I Love You NASA, But…


I was just reading a release on the progress of NASA’s New Horizons mission. It was sent toward Pluto back when Pluto was still a planet. It gets there this summer.

New Horizons is still over 100 million miles out, but closing fast. Low-res images of two of Pluto’s four moons are coming in. It’s an amazing achievement.

But why?

Actually, I know why. Space technology creates many well paying jobs. It’s a political landmine to cut.

Unfortunately, there is almost no practical payoff to space. All the good discoveries happened decades ago. I’ve been hearing about pharmaceuticals and metallurgy in space for the last forty years! Don’t hold your breath.

i19_025588I don’t know what they do on the International Space Station on a daily basis, but it’s the modern version of a ham radio operator’s basement from the sixties. And, it’s expensive.

What we need is to better explore Earth. We need to understand and leverage the natural power around us. There is untapped energy in tides and ocean currents. There is great heat at the center of the Earth.

The same types of skills NASA employs for space are needed for Earth! Only the mission need be changed.

Could harnessing heat from the Earth’s core be any more difficult that sending a mission to Pluto?

This is a pipe dream. I don’t see it happening. I wish it would.

There are so many bright and wonderfully talented people at NASA. Their accomplishments are way beyond mind boggling. They’re just solving the wrong problems.

2 thoughts on “I Love You NASA, But…”

  1. The thing about exploring space is that it is expensive and arguments are always made for spending and research money in different areas. The problem is we are a curious species by the very nature of our being, we are explorers each and every one of us. If we weren’t so curious we would all still be stuck in a cave in Africa throwing rocks scared of what my lie over the next hill. When a country spends so much on unnecessary programs, military spending and corporate subsidies, it’s a nice change to have anything back for the dollars we spend. Space is our future, im not saying we don’t need to understand our own planet more that is certainly an area where I would spend more money, but as an addition to our space programs not as an alternative. If you want to look at the greatest waste of money with no results to show, I am sure we would all look elsewhere than NASA first.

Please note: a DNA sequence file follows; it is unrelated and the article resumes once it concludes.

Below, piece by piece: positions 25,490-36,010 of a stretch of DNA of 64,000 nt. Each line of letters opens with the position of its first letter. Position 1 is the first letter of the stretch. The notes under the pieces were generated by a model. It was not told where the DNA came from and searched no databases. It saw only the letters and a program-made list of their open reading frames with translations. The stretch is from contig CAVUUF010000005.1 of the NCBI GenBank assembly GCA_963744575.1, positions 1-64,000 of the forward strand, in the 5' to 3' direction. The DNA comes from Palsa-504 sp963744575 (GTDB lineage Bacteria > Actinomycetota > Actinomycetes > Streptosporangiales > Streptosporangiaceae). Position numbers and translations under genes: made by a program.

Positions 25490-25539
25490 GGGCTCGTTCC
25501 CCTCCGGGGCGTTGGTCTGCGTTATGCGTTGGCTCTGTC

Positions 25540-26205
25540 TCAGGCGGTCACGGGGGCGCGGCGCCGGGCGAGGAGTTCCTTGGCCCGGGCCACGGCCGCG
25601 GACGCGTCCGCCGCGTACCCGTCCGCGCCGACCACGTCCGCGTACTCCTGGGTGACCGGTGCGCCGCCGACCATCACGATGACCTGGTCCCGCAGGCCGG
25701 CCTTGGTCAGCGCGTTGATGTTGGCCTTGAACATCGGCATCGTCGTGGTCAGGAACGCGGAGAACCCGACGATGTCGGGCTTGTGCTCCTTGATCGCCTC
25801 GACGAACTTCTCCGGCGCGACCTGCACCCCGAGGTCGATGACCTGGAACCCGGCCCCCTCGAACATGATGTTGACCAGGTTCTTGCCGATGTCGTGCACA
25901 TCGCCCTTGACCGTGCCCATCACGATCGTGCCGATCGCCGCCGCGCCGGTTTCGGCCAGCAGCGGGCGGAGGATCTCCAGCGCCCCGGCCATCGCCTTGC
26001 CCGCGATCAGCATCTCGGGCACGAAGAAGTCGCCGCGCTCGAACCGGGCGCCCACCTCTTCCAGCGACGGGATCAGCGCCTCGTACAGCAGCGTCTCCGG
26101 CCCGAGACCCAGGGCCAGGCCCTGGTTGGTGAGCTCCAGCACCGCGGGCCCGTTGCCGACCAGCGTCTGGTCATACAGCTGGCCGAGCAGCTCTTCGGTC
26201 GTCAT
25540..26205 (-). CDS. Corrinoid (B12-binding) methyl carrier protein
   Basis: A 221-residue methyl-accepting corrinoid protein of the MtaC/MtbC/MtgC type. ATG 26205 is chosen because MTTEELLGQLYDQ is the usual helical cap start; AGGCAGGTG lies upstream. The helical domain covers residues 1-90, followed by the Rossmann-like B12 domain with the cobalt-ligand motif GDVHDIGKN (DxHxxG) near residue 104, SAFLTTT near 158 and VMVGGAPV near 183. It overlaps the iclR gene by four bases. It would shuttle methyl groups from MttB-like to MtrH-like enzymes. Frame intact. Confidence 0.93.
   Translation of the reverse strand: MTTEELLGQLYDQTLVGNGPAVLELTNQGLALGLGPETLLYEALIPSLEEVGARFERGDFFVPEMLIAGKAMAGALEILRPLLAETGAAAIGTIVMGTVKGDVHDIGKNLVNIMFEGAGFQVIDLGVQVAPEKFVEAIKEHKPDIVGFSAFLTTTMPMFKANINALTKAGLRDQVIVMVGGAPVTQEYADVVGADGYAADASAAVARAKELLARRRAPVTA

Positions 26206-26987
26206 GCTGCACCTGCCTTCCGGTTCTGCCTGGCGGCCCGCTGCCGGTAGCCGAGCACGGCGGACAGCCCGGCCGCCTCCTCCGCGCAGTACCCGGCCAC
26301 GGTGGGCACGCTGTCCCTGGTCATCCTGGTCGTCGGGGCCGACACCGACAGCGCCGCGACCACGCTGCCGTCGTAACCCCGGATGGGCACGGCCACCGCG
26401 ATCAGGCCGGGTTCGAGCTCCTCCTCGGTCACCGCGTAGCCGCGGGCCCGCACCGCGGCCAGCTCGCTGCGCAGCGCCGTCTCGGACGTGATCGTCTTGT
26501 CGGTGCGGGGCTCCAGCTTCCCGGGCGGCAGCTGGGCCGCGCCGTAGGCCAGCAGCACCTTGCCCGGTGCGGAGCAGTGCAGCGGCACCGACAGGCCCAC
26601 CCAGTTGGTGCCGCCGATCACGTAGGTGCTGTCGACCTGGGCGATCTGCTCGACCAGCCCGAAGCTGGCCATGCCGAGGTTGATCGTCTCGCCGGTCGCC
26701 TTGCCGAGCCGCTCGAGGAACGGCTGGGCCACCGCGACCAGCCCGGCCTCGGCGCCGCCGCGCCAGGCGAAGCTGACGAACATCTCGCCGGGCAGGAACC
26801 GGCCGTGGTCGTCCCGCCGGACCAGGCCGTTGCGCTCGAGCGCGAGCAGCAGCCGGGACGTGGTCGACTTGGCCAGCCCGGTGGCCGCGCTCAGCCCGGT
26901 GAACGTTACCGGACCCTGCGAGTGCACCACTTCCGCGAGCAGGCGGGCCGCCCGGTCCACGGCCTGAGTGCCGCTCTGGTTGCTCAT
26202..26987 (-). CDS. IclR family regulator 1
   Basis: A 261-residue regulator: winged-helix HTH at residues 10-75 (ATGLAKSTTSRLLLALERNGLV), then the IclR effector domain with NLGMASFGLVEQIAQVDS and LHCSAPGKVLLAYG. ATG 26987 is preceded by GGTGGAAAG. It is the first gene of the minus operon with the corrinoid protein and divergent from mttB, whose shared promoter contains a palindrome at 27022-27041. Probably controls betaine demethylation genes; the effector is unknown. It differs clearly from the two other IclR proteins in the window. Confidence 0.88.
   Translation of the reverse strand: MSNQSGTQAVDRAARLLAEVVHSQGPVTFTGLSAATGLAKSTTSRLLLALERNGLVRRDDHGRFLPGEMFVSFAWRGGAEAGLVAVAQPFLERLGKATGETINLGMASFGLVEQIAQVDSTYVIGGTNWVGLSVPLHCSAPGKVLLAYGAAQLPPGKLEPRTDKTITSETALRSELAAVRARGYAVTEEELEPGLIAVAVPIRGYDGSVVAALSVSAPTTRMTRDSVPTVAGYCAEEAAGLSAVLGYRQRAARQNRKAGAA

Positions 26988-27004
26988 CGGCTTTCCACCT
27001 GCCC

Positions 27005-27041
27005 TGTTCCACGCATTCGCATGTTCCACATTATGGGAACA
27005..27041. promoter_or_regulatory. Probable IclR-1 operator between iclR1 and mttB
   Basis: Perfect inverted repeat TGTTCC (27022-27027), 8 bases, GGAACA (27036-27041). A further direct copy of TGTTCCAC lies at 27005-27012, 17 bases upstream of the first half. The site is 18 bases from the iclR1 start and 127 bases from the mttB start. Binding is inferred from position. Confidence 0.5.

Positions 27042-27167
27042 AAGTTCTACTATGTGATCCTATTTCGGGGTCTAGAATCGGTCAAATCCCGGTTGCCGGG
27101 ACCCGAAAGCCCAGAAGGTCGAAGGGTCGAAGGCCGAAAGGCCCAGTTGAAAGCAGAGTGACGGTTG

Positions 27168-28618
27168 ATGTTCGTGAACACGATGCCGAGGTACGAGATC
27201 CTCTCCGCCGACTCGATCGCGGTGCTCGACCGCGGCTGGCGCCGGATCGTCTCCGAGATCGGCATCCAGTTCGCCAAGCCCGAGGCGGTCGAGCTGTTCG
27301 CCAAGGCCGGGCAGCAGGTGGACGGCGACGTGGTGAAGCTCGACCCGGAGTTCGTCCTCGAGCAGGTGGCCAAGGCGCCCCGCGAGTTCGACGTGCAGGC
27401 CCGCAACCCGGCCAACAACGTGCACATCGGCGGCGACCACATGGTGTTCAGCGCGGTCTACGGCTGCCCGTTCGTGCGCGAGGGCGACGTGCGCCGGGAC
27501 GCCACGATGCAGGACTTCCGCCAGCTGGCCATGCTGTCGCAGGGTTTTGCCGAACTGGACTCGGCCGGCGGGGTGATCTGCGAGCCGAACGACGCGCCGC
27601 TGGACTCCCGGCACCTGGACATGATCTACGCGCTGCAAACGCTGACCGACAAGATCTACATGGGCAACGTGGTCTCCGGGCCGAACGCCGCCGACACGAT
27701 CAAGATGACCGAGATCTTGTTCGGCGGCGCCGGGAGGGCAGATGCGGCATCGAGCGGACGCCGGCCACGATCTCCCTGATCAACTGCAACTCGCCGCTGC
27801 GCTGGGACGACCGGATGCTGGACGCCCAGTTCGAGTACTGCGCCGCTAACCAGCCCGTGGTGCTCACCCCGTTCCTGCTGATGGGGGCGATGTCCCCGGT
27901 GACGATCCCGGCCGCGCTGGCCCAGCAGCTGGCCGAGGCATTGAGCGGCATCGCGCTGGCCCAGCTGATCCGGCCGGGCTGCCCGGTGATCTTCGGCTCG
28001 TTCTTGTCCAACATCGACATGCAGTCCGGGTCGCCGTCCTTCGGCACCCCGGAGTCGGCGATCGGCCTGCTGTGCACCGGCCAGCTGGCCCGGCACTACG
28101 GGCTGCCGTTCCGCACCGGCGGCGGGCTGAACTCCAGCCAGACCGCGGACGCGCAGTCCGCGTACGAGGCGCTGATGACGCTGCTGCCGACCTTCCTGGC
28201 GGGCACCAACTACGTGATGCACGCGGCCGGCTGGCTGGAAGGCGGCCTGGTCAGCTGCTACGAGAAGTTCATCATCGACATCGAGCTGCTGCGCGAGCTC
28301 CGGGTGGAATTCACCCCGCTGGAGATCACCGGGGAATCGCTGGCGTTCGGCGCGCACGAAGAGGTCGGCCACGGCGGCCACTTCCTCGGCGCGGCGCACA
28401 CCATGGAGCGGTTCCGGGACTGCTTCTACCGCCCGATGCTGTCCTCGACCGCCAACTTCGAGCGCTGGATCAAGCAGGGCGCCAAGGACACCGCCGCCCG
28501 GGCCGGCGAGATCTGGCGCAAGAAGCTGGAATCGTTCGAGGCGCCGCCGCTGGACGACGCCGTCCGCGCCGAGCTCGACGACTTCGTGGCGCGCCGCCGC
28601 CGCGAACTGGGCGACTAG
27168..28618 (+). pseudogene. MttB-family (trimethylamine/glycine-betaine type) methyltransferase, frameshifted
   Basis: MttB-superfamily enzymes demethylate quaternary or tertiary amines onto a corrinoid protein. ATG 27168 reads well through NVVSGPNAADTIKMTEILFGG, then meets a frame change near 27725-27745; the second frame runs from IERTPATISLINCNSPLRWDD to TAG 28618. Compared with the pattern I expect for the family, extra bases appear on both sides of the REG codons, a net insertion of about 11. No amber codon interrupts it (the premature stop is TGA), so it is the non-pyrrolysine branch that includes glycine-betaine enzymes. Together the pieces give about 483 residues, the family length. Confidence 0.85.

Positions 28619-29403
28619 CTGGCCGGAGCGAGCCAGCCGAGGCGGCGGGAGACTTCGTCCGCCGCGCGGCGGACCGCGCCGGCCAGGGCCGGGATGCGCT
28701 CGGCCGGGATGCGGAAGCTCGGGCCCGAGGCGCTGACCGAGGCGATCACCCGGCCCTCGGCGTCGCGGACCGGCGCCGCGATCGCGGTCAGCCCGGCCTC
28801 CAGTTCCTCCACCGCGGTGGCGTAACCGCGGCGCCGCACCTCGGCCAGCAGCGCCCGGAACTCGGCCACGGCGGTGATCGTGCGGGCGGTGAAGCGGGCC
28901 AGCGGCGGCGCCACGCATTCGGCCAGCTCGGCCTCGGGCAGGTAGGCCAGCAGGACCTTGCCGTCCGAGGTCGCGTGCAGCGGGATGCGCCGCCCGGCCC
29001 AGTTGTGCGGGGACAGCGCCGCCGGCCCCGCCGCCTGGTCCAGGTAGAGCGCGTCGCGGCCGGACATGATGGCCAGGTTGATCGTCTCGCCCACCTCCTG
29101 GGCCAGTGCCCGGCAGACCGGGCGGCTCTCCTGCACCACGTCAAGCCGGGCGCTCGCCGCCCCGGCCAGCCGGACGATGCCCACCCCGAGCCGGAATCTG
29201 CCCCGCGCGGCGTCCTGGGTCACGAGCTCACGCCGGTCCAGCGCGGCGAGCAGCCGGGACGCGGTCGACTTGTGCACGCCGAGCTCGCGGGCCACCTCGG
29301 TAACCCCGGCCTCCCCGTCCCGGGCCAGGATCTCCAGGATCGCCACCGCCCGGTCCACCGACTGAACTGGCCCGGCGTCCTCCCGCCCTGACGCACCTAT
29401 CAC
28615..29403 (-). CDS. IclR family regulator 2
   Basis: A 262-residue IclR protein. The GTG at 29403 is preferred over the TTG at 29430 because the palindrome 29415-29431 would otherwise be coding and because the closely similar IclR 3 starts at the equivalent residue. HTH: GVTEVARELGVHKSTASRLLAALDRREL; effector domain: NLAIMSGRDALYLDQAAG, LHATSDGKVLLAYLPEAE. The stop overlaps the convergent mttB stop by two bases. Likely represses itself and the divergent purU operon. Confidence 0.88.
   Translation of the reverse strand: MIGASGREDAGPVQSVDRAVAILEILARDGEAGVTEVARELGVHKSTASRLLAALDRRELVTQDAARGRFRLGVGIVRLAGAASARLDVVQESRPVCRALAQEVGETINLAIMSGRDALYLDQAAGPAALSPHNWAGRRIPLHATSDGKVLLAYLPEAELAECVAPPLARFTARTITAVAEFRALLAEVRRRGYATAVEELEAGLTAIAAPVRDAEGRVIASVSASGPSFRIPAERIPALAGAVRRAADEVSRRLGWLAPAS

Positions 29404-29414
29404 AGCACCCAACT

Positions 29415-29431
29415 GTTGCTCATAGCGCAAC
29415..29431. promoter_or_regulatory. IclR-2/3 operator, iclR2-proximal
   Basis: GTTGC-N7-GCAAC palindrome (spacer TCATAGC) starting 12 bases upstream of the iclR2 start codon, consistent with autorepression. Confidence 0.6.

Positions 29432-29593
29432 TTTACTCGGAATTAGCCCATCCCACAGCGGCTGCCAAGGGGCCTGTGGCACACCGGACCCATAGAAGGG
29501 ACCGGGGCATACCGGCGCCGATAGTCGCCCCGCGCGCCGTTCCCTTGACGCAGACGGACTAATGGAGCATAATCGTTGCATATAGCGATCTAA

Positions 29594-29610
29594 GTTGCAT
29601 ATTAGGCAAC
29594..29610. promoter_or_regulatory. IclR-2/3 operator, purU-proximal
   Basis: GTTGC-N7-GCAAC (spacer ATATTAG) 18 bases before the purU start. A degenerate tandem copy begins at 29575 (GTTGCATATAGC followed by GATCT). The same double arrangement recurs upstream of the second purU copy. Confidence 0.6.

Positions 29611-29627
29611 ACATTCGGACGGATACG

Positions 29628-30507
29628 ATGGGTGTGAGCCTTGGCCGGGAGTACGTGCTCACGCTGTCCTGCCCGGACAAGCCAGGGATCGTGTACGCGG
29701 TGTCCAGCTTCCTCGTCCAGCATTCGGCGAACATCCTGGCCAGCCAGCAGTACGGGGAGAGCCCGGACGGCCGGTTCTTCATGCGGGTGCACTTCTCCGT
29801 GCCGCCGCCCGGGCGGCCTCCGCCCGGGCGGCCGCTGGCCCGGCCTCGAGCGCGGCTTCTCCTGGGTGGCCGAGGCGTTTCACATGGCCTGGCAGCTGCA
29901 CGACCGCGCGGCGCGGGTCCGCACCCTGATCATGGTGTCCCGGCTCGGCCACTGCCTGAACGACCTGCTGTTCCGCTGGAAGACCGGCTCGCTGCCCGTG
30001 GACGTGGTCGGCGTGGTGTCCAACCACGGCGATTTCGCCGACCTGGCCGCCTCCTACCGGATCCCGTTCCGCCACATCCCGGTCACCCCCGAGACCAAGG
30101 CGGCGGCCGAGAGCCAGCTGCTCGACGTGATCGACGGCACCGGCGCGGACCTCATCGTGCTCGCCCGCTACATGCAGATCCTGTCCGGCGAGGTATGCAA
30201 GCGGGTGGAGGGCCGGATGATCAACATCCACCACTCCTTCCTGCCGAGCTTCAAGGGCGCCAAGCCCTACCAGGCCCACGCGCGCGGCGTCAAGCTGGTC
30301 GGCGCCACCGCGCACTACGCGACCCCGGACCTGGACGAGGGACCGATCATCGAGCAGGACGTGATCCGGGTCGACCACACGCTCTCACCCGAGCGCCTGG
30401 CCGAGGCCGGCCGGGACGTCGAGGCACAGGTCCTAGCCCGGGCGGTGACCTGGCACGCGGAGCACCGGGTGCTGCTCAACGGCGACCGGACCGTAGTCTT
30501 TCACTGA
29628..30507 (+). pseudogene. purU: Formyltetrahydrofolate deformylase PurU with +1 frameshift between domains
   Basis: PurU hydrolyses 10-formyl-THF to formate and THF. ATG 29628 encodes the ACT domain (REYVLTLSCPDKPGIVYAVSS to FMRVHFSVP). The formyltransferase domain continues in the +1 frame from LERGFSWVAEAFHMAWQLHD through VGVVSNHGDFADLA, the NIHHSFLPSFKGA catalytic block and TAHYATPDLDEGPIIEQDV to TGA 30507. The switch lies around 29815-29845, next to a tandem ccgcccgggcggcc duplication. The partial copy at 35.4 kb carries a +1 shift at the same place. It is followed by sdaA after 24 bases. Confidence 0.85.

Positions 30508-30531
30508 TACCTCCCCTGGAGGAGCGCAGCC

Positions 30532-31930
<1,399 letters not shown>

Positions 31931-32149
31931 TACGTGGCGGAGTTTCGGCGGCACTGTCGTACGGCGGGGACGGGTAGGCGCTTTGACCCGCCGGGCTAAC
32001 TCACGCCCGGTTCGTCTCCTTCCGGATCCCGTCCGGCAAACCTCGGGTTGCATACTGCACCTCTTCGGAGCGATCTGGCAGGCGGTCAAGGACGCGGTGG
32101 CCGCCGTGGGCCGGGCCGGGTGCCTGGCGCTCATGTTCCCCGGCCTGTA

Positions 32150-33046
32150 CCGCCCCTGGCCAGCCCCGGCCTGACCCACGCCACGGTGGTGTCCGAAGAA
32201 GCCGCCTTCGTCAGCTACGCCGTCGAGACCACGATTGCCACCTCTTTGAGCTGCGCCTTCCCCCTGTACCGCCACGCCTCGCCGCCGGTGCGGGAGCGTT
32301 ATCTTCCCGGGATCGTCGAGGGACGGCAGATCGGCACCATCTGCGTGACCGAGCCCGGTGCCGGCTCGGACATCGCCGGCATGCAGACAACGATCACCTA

1. Simon – Space isn’t just expensive, it’s prohibitively expensive. From the Washington Post:

      To date, the International Space Station has cost as much as $160 billion, with the United States providing the bulk of the money — nearly $100 billion (although it depends how you include the price of the space shuttle program). Russia, Europe, Canada, and Japan chipped in for the rest. It’s arguably the most expensive single object ever built.

      This is just for an object in near-Earth orbit!

Leave a Reply

Your email address will not be published. Required fields are marked *